What is the personal cost of fame? What is the relationship between success and addiction? In ROCK BOTTOM, Adam Riva looks at the rise and fall of Bam Margera, how his life resembles the decline of contemporary culture, and the lessons we can learn from him and his family. Rather than condemning him, ROCK BOTTOM tells the story of a boy raised without discipline and exploited by the social engineers to steer an entire generation into hedonism.
Growing up, my friends and I were spellbound by the cast of Jackass and heavily influenced into creating spectacle through shock and awe. Even though we were straight-edge and never consumed drugs or alcohol, and despite our devout Catholic upbringing, the overwhelming power of culture swayed us towards mindless self-indulgence and reckless disregard. I often wish I could go back to my adolescence and dedicate more time to serving others and less time to juvenile pranks, dangerous stunts, and ridiculous displays of wasteful first-world privilege.
They say the age at which you become famous is the age at which you stop maturing.
Brandon “Bam” Margera got his first skateboard sponsorship as a teenager and turned pro not long after. As an original cast member of Jackass, he quickly became a household name across America, eventually landing him several spin off films and series, all showcasing his wild antics, social experiments, and lewd and lascivious behavior. For many years, the likelihood of turning on MTV and seeing reruns of Viva La Bam was quite high, where episodes would feature Bam destroying valuable things, hurting his friends for laughs, and tormenting his parents and relatives in abject cruelty. This coincided with the dawn of inexpensive video cameras, fueling copycat behavior in millions of teenage boys who wanted to be just like the role models that the television was presenting them with.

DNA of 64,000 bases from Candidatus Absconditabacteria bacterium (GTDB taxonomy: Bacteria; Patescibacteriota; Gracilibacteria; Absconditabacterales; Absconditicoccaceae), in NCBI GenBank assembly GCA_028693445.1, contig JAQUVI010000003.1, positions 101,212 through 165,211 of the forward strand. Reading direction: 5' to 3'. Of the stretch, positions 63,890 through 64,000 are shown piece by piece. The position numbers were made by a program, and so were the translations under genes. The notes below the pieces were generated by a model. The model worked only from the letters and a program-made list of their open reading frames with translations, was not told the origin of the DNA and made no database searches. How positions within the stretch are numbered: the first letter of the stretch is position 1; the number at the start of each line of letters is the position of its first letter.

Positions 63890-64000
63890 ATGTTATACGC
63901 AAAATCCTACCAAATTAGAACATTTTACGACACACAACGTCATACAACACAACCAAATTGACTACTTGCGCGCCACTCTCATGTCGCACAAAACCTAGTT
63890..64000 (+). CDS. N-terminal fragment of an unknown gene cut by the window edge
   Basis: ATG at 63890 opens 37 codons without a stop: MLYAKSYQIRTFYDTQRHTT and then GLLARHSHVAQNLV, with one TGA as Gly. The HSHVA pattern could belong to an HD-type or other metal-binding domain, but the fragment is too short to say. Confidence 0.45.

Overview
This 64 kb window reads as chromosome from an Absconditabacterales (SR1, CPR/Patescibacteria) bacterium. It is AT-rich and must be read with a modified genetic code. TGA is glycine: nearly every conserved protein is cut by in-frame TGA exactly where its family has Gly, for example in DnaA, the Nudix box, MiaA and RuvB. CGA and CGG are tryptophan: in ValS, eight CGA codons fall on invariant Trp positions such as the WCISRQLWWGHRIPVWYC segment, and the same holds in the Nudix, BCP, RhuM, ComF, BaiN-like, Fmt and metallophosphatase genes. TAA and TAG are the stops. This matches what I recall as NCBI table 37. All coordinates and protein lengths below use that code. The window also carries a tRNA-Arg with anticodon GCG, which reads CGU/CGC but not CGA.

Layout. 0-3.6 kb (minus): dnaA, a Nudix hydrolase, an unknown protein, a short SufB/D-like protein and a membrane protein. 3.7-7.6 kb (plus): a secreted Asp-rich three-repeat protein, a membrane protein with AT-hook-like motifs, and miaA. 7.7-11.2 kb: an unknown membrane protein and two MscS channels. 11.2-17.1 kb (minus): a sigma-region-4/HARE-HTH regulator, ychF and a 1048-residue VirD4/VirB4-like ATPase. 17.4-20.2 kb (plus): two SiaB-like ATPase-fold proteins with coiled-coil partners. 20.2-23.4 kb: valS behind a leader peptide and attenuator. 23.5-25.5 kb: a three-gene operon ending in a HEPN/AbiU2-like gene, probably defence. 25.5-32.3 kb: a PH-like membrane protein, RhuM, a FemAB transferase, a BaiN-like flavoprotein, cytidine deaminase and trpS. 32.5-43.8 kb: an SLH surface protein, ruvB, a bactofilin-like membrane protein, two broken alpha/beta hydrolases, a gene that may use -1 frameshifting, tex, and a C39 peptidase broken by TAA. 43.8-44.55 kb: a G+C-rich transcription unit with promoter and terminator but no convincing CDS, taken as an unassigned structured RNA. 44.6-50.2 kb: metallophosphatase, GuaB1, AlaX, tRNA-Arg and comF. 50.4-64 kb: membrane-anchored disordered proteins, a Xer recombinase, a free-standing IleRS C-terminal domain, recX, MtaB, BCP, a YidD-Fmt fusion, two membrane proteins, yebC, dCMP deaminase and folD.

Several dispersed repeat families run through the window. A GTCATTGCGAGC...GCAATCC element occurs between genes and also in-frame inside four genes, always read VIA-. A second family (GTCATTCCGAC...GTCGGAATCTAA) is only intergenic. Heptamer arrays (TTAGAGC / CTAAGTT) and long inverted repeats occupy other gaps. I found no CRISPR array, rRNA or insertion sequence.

We are the amalgamation of our thoughts and actions. Every public action you take in the world affects others. Each conversation, each performance, each work of art, each interaction, and so on, no matter how big or small, leaves an imprint on those around you. You can leave someone happier, angrier, or more inspired. You can hurt others, or you can heal others. The words you choose, the body language you emote, the concepts you promote, the lifestyle you display, all affect those who bear witness to your life.